A companion piece of sorts to Beagle's critically acclaimed anthology, The Secret History of Fantasy (2010)—a collection of stories that transcended the conventions and clichés of contemporary fantasy—Beagle and Weisman’s latest contains 19 comparable stories from some of the genre's most innovative and exciting new voices.
Although most of the authors included here may not be household names like the ones in the earlier collection (which featured works from Stephen King, Neil Gaiman, and Octavia E. Butler, among others), the quality of the stories is undeniable. Also undeniable is the impressive diversity of storylines, which range from the whimsy of Ben Loory’s “The Duck,” about a bird who falls hopelessly in love with a rock, to the horror of Carmen Maria Machado’s Nebula Award–nominated “The Husband Stitch,” a darkly lyrical and deeply disturbing look at a woman with a penchant for storytelling whose life becomes a twisted tale. E. Lily Yu’s “The Cartographer Wasps and the Anarchist Bees” is particularly memorable. A political fable that works on multiple levels, it chronicles a conflict between a nest of imperialistic wasps and a colony of peaceful bees. A few young bees begin questioning the violent new world order and plot rebellion. Other standout selections include “Tornado’s Siren” by Brooke Bolander, a love story featuring a tornado and a girl, and Alyssa Wong’s Nebula and World Fantasy Award–winning “Hungry Daughters and Starving Mothers,” which puts an innovative twist on the vampire mythos with a story about a young woman who, after realizing she can find sustenance consuming people’s thoughts, becomes addicted to eating the darkest. While all 19 pieces are exceptional, the anthology’s title is a bit of a misnomer; some stories were originally published as far back as 2012.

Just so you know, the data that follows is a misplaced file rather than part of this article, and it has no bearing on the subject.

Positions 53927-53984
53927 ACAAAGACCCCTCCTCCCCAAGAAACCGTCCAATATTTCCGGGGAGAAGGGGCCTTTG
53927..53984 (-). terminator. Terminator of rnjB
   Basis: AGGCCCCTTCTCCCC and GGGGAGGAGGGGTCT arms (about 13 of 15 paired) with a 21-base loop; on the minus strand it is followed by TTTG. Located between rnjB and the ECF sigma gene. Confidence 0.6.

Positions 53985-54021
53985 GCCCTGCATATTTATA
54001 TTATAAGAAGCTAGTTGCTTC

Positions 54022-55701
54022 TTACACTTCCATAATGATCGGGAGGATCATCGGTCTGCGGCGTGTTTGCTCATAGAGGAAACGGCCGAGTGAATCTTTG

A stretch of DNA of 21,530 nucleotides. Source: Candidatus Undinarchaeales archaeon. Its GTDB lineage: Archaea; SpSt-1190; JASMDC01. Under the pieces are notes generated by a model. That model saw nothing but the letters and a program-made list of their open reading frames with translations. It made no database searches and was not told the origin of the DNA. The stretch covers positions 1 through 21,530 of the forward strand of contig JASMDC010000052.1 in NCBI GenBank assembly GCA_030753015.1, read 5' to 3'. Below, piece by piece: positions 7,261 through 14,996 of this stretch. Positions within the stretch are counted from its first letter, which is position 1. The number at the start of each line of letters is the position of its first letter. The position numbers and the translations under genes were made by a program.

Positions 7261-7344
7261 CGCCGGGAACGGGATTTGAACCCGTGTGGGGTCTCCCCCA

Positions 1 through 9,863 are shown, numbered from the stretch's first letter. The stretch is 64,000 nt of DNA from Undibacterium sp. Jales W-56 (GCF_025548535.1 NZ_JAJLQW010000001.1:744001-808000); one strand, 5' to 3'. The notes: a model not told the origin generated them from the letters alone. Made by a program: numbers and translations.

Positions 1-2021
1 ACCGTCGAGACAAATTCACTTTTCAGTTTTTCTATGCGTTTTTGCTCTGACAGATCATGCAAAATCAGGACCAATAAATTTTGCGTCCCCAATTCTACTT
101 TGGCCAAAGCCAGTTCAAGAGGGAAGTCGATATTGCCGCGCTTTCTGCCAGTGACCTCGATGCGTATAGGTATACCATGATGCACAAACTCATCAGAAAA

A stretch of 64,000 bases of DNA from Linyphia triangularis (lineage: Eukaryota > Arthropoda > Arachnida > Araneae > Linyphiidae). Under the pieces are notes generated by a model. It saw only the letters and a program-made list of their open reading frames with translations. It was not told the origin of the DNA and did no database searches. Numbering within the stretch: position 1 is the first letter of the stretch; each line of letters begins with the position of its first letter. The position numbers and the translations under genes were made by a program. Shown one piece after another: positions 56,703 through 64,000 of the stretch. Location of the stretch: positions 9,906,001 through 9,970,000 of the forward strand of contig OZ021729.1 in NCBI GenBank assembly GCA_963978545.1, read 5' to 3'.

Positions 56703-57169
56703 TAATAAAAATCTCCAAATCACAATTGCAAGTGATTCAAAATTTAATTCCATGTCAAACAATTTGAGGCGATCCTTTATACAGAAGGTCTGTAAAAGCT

A stellar anthology that proves not only that fantasy is alive and well, but that it will be for years to come.